2014 Will Go Down As Hottest In California’s History
Book it: This year will go down as the hottest in California’s history.
With just two months left in the year, there’s a better than 99 percent chance that 2014 will be the warmest year on record for California, according to National Weather Service meteorologists.
Temperature rankings by state through September.
Credit: National Climatic Data Center
The state has been baking in above-average temperatures all year — setting a record for the warmest first six months of any year this June — thanks to a persistent atmospheric pattern that has also mired California in a major drought. The heat has only exacerbated the drought’s effects, and the state is in dire need of a really wet winter, an uncertain prospect right now.
The year is also on pace to be the warmest on record globally, edging out 2010 thanks to large pockets of warmth in the oceans. Nine of the 10 warmest years on record have occurred in the 21st century, a mark of the steady climb of Earth’s average temperatures as greenhouse gases increasingly accumulate in the atmosphere.
The NWS office in Hanford, Calif., tweeted a graphic on Monday that showed the likely scenarios for how the average temperature of the year would play out. Based on observed temperatures, and the climatological history of the last two months of the year for the state, there is a better than 99 percent chance that 2014 will easily top 1934 as California’s warmest on record, going back to 1895.
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“It’s going to be pretty far above it,” said Paul Iniguez, the science operations officer for the Hanford office.
The average temperature for 1934 was 59.7°F (an anomalously high temperature compared to other years at that time), and it’s looking like 2014 could hit around 61°F, Iniguez told Climate Central.
The driver of California’s hot year hasn’t been a succession of heat waves like in previous warm years. Instead, “it’s just been very consistently warm throughout the year,” Iniguez said. “We started really warm and it just never” went away.
The reason for the perpetual warmth is a persistent atmospheric ridge, or high-pressure system, that has steered storms away from the state and kept temperatures elevated. (This same pattern has led to a persistent trough over the eastern U.S., where temperatures have been cooler-than-average for much of the year.)
Iniguez has been keeping track of the average temperature throughout the year. The chances of 2014 being the warmest year on record have fluctuated through the fall, dipping slightly after some cooling in September but then rising again after a warm October. Storms and some cooler weather swept across the state last week, but the outlook for the next week or two is back to that same warm pattern. Which essentially just leaves December.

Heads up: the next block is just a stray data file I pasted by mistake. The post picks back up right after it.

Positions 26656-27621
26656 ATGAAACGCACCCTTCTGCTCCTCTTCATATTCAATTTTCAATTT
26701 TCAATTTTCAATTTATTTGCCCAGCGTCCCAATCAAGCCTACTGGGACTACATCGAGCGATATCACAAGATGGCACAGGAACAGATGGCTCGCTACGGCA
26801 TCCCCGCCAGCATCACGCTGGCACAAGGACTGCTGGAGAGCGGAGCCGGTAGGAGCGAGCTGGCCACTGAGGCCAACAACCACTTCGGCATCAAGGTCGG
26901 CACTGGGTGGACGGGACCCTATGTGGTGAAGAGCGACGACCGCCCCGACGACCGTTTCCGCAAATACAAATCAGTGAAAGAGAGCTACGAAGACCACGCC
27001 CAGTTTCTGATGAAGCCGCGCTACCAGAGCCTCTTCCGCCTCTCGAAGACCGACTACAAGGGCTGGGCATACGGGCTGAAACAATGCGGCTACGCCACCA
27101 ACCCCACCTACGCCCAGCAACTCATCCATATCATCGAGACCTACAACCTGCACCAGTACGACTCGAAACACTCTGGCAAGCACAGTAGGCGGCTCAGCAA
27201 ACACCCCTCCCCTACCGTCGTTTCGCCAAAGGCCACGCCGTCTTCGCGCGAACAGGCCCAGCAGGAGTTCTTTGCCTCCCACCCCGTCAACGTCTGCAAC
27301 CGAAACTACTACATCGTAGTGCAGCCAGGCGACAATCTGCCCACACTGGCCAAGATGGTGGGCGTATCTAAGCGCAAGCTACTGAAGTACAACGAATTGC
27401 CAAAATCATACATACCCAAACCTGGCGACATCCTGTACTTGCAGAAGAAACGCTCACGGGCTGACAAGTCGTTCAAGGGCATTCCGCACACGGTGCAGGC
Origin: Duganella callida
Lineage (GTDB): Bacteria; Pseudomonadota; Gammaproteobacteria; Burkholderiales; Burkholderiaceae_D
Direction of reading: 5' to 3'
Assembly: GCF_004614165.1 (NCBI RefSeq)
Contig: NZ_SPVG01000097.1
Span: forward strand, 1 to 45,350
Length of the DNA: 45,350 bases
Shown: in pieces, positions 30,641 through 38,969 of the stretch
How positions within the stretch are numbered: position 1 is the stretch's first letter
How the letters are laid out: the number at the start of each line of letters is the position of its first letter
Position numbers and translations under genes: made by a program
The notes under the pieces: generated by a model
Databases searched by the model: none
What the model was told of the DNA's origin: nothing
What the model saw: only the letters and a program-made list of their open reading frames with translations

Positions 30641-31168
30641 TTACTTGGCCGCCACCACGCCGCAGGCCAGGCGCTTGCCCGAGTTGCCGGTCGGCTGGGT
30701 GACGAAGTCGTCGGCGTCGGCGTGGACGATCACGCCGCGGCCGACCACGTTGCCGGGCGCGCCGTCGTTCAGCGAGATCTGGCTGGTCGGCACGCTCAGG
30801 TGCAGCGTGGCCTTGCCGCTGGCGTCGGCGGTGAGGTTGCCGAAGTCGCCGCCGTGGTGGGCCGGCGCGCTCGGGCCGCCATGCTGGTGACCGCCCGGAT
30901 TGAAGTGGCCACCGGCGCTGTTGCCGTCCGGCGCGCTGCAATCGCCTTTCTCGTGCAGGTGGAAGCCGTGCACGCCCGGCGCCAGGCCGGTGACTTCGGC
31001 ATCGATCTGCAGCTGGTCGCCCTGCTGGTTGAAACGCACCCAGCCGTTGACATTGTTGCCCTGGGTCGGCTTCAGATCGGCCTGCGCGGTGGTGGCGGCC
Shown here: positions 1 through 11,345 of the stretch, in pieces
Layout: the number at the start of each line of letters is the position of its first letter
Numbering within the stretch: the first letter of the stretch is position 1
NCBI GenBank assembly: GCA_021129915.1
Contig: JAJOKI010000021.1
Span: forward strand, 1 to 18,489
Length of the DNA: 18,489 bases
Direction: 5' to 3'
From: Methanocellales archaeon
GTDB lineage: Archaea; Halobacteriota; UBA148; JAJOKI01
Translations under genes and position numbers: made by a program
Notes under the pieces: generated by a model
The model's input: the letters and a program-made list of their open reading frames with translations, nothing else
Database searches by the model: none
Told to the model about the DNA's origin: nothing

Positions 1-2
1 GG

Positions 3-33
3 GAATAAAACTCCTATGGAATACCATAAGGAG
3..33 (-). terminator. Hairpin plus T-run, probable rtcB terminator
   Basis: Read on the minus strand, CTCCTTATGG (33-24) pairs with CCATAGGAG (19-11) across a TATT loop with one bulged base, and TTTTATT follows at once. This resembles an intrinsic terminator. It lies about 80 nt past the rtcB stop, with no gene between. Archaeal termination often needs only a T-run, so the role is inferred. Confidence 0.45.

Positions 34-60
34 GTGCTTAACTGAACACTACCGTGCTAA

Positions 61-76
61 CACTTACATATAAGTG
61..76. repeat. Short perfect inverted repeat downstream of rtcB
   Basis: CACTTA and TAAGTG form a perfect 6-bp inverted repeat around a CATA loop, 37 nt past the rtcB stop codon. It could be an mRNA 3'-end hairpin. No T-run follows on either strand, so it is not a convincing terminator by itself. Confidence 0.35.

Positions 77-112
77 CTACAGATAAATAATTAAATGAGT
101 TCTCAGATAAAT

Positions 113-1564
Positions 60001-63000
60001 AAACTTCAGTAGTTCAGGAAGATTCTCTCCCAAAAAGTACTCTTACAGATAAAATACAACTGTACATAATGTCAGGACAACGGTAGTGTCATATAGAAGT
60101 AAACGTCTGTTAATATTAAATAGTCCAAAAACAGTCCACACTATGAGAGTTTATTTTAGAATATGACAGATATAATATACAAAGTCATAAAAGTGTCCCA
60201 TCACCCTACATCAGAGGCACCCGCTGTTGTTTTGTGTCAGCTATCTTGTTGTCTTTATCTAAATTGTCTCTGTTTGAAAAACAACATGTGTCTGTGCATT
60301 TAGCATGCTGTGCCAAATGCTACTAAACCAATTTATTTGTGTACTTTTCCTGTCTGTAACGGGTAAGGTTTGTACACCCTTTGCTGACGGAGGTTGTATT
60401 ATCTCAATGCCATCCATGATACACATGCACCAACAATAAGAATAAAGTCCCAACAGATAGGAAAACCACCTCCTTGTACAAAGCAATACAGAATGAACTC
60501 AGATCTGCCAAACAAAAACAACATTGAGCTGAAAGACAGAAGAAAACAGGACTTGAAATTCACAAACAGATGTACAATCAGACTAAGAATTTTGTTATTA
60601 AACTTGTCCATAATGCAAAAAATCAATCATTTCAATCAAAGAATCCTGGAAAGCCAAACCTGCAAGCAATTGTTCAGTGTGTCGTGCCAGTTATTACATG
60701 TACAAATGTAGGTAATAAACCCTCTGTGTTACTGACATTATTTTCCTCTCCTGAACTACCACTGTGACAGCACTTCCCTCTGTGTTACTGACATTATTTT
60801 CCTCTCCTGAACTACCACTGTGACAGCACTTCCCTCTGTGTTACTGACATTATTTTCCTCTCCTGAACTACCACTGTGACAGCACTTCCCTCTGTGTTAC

For 2014 not be the warmest year, the state “would have to have a December that’s basically colder than anything we’ve had in California,” more akin to a typical winter in Nebraska, “which isn’t going to happen,” Iniguez said.
California state climatologist Michael Anderson pointed out that it was not just maximum daily temperatures that helped push the state toward its warmest year, but also high minimum daily temperatures, which are often overlooked.
“It’s not getting as cold as it used to get,” Anderson told Climate Central.
Heat and drought
The heat likely exacerbated the already dry conditions in the state, which took root after three straight dry winters, normally the rainy season in California.
This probable hottest year follows the driest year on record for the state, 2013, and both of those conditions feed on each other. The heat can speed evaporation and can cause more precipitation at higher elevations to fall as rain instead of snow, said Mark Svoboda, a climatologist with the National Drought Mitigation Center at the University of Nebraska-Lincoln. The mountain snowpack is critical to replenishing the state’s reservoirs.
The heat can also lead to greater demand for water, both by natural systems and by California’s large population, which has doubled since the last “monster drought,” as Svoboda called it, in the mid-1970s.
That is the case even outside of the normally hot months of summer, as warmer temperatures in late fall and winter can mean natural systems take up water for longer and shift snowfall into rain.
How the weather plays out as the year comes to a close and a new winter begins remains to be seen, but Californians are hoping they don’t see a repeat of the last few winters.
“There’s no other way to say it other than all eyes are turned on this winter given that it’s so critical,” Svoboda said.
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